Wizards

Prize money for WTA Tour to increase by 10 percent

Prize money for WTA Tour to increase by 10 percent

ST. PETERSBURG, Fla. (AP) Prize money for the women's tennis tour will increase more than 10 percent this year.

The WTA said Wednesday that total prize money for the 54 events in 2013, not including Grand Slam tournaments, will rise from $53.3 million to $58.7 million.

The tour will return to Poland in 2013 with an event in April. Last summer, Agnieszka Radwanska became the first Polish Grand Slam finalist since 1939.

The 2014 calendar will add tournaments in Wuhan, China, and Hong Kong. Li Na, the 2011 French Open champ, is from Wuhan, which will take over hosting the event currently in Tokyo. It will feature at least seven of the year-end top 10 players.

Brazil will add a tournament in Florianopolis in 2013 and another in Rio de Janeiro in 2014.

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John Wall shares priceless workout video with his son, Ace

John Wall shares priceless workout video with his son, Ace

It's hard to imagine a better way to work out than how John Wall enjoyed his regimen Wednesday. 

Wall posted a video on Instagram doing pushups on a BOSU ball while his son, Ace looked on. All he wanted from his dad was a hug, though. 

It really doesn't get any better than that. 

Wall continues to work toward the 2020-21 season and his much-anticipated return to the floor after missing all of the 2019-20 campaign recovering from Achilles surgery. 

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In his absence Bradley Beal became one of the most consistent and prolific scorers in the NBA, the Wizards found a gem in sharpshooter Davis Bertans and saw key developments from young players such as Troy Brown Jr., Thomas Bryant and Rui Hachimura. 

Wall will return to a much different Washington team next season than the one he was forced to leave midway through the 2018-19 season. From all accounts, he looks ready to give them the boost necessary to become a legitimate force in the Eastern Conference.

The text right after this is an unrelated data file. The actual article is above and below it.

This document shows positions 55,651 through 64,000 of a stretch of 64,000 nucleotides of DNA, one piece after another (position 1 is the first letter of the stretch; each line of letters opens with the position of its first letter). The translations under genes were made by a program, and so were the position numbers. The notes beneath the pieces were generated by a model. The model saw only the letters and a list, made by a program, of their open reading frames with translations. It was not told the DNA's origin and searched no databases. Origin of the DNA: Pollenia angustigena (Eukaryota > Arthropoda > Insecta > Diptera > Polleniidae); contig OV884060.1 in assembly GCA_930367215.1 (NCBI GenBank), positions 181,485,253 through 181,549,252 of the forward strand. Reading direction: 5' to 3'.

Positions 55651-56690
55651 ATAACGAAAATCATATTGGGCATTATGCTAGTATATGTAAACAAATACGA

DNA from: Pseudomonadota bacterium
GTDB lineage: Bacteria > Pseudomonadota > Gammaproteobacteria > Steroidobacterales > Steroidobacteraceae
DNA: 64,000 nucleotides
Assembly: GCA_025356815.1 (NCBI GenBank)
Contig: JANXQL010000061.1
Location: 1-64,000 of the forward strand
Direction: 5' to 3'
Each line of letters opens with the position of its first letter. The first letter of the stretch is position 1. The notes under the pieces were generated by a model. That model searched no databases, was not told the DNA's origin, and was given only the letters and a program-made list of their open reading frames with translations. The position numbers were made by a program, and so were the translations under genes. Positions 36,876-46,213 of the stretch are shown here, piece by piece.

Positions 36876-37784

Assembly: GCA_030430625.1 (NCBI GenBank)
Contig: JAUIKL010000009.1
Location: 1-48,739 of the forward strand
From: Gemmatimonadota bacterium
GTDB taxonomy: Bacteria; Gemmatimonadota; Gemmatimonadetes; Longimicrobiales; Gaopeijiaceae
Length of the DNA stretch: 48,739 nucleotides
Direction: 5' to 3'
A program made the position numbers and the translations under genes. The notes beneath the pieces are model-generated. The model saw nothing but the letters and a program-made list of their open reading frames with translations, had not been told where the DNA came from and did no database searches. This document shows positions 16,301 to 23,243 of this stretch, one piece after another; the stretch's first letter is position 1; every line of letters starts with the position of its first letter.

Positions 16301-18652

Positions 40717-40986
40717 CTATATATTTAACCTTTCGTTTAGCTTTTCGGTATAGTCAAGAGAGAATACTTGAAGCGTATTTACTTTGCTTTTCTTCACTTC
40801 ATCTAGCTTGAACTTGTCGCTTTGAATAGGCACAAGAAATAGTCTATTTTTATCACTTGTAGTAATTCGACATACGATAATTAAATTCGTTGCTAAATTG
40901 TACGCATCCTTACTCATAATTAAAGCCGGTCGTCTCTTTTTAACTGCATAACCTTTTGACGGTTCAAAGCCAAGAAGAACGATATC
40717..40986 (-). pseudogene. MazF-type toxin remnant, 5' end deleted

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DeAngelo Hall clarifies regret of not signing with Patriots: 'My heart was always in Washington'

DeAngelo Hall clarifies regret of not signing with Patriots: 'My heart was always in Washington'

Back in July, former Washington cornerback DeAngelo Hall told NFL Network that his biggest career regret was signing with Washington in 2009 rather than the New England Patriots.

"Over a few million, I could've changed my legacy by being part of that dynasty," Hall said. "That was on the table for me, and I wish I would've made the decision to take less money and play for Belichick."

That, of course, quickly riled up Washington supporters on social media. Though it's understandable that Hall, and probably numerous other players, would look back and regret not signing with a team that racked up several Super Bowls, many took it as a direct slight to the Washington franchise. During an interview with Julie Donaldson, Hall, who will join Washington's radio booth for the 2020 season, explained his true feelings on the 2009 situation.

RELATED: HALL EXPLAINS WHY HE'S EXCITED TO JOIN RADIO TEAM

Saying he had regrets about not signing with the Patriots was not a diss to Washington, because the reason he ultimately stayed in the DMV was due to his love for the team and its fans.

“My heart was always in Washington and it was no hesitation in my mind to sign my contract and continue being a member of the Washington Football team," Hall said.

Hall admitted that the chance to win in New England is something he still thinks about. But, that really shouldn't come as a surprise. Now removed from his NFL career, hindsight is 20/20 and almost any player would look back on a potential opportunity to further their legacy with a ring as a missed shot.

Hall is no different, but it doesn't mean he didn't appreciate his time with the Burgundy and Gold. In nine full seasons in Washington, he gained valuable experiences that helped transform him into who he is today.

"But that didn’t happen and it’s made me a better person because of it," Hall said referring to him not signing with New England. "Washington has taught me so many life-long lessons."

Though he doesn't have a Super Bowl ring, the DMV native and Virginia Tech alum got the opportunity to play for his hometown team and cement his own legacy in Washington. So although he may look back and ponder what could have gone differently, he understands he can't change the past. He's okay -- and happy -- with that.

To him, Washington was always meant to be.

"C’mon man. Was there ever any doubt that I was not staying in Washington? Nobody would have believed you," Hall said. "100 percent, I’m Washington for sure.”

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